Refining @FCC’s role on privacy

The Federal Communications Commission has been amplifying its preference as the protector of consumers particularly under the stewardship of current chairman Tom Wheeler. The Commission has overstepped the boundaries established for consumer protection in the Communications Act of 1934. The Act does not mandate that the Commission try to impersonate its sister agency, the Federal Trade Commission or that Mr. Wheeler do an impersonation of Senator Elizabeth Warren.under the Communications Act.  Should the Republicans take the White House and keep the Congress, refining the role of the Commission in an updated, streamlined Communications Act should be on top of the GOP’s agenda.

Let’s look at the extent of consumer protection under the Act itself. Section 151 of the Act describes the purpose of the Act and the Commission as regulating interstate and foreign commerce in communication by wire or radio.   Regulation in the communications space should result in a nation-wide and world-wide communication system provided at reasonable charges that facilitates national defense, while promoting safety of life and property.

Section 151 does require that this rapid, efficient communications network be provided to consumers without discrimination based on race, color, religion, national origin, or sex. In other words, should decisions on how and where to deploy a network be based on consumers’ race, color, religion, national origin, or sex, the Commission is expected to step in and rectify the bad act. Also, if the consumer is facing unreasonable rates, the Commission would also be expected to step in and review these rates.

Section 222 requires that telecommunications carriers, a category in which the Commission has erroneously included broadband providers, exercise a duty to protect proprietary information related to a carrier’s customers. Assuming that the Commission’s net neutrality rules survive federal appellate court review, this would mean that broadband providers, for example, would have to disclose such information to broadband consumers upon their request. This section also requires that where a broadband provider receives customer proprietary information as a result of providing the consumer broadband services, the broadband provider can only use such information when providing the service through which it gathered the information, or to provide other services necessary for providing broadband services.

In other words, in today’s communications world where media and broadband are converging, broadband providers who themselves are information providers in search of advertising revenue, would be hamstrung from selling this information to third parties.

This presents the Commission and the markets a problem. If the Commission is gung-ho on competition throughout the internet ecosystem, would it be good policy to apply these 20th century rules to broadband/media companies doing business against media and data companies that have been coming into their own and subject to no regulation in a digital 21st century?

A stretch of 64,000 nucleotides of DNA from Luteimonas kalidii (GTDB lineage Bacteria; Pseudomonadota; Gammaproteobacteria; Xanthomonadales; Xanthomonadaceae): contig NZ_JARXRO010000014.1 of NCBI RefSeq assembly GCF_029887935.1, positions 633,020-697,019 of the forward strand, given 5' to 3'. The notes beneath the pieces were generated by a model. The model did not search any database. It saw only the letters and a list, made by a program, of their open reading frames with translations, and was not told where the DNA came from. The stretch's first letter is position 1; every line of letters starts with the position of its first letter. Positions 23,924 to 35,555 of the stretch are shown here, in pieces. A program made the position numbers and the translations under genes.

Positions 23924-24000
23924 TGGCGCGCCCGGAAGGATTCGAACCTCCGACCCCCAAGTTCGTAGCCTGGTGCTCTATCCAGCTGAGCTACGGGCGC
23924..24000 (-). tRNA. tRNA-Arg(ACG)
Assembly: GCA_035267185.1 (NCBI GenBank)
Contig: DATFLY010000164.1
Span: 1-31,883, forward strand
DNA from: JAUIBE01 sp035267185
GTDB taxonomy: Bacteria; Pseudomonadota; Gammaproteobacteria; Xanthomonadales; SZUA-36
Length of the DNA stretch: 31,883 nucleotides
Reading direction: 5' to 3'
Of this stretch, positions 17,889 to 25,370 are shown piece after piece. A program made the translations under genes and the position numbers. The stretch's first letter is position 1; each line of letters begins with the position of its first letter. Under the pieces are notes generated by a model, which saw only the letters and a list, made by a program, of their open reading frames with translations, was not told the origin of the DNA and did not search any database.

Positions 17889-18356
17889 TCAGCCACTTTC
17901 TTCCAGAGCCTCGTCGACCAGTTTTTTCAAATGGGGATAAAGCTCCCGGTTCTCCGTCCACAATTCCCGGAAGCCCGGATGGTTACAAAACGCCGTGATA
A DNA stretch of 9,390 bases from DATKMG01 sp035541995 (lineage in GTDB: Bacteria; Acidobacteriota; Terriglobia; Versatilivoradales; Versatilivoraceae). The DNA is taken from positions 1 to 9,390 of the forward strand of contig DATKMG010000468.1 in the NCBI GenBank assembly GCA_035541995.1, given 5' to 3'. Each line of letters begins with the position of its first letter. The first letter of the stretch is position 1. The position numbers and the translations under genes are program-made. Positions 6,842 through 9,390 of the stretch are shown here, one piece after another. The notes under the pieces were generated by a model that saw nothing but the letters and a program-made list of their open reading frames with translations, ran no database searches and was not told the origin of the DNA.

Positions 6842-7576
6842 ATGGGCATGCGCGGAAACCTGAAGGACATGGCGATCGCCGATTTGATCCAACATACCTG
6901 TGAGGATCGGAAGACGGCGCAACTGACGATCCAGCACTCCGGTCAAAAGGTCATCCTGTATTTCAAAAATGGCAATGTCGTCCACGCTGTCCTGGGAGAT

Personally I do not believe that in an age where consumer information is currency that there should be any consumer protection rules in this area. Yes, I am a member of the minority on this issue and will expound on it at some other time. I’ll leave this side note by saying that consumers have little to no property right in most of the information they want kept private and when they do share information it should be fair game for these companies to trade on.

In the meantime, Congress can reconcile the issue by expressing within the Communications Act that the Federal Trade Commission be the sole entry regulating consumer protection issues regardless of whether the firm in question is a broadband provider or an information portal such as Google. This would be a first step toward equating the treatment of two converging industries.

Posted in broadband, broadband access provider, Congress, data brokers, Election2016, Federal Communications Commission, Federal Trade Commission, free markets, Internet, net neutrality, Uncategorized | Tagged , , , | Leave a comment

A war on #capital is not what we need

It is unfortunate that Bernie Sanders has reduced the political economy down to a battle between the wealthy and the rest of us. Since Mr. Sanders is an uber-statist there should be no surprise that he would leave government off of his list of bad things that impact the average American. Politicians whittle the status of the political economy down to a voting issue where packages of goods and services are concocted and offered to the electorate in exchange for the right to regulate commerce and create more programs that employ more bureaucrats.

Blaming the wealthy for the negative state of affairs only serves to heighten a sense of urgency to make change now before the lower classes predicament is worsened by increasing income or wealth inequality. Only the State can come to the individuals rescue and save her from the morass.

The politically astute realize that arguments like those made by Mr. Sanders, Hillary Clinton, and other progressives are a waste because they ignore the real definition of economics and the realities of a capitalist-based society. Macro-economics is about making a nation attractive to the flow of capital while micro-economics is about how efficiently that capital is put to use when it is converted into a going concern or a firm. The vast majority of the electorate play no role in how capital flows because the vast majority of the electorate how no capital to flow to anywhere. It makes the issue of voting moot since the vote has no impact on the day-to-day decisions involved in macro or micro-economics.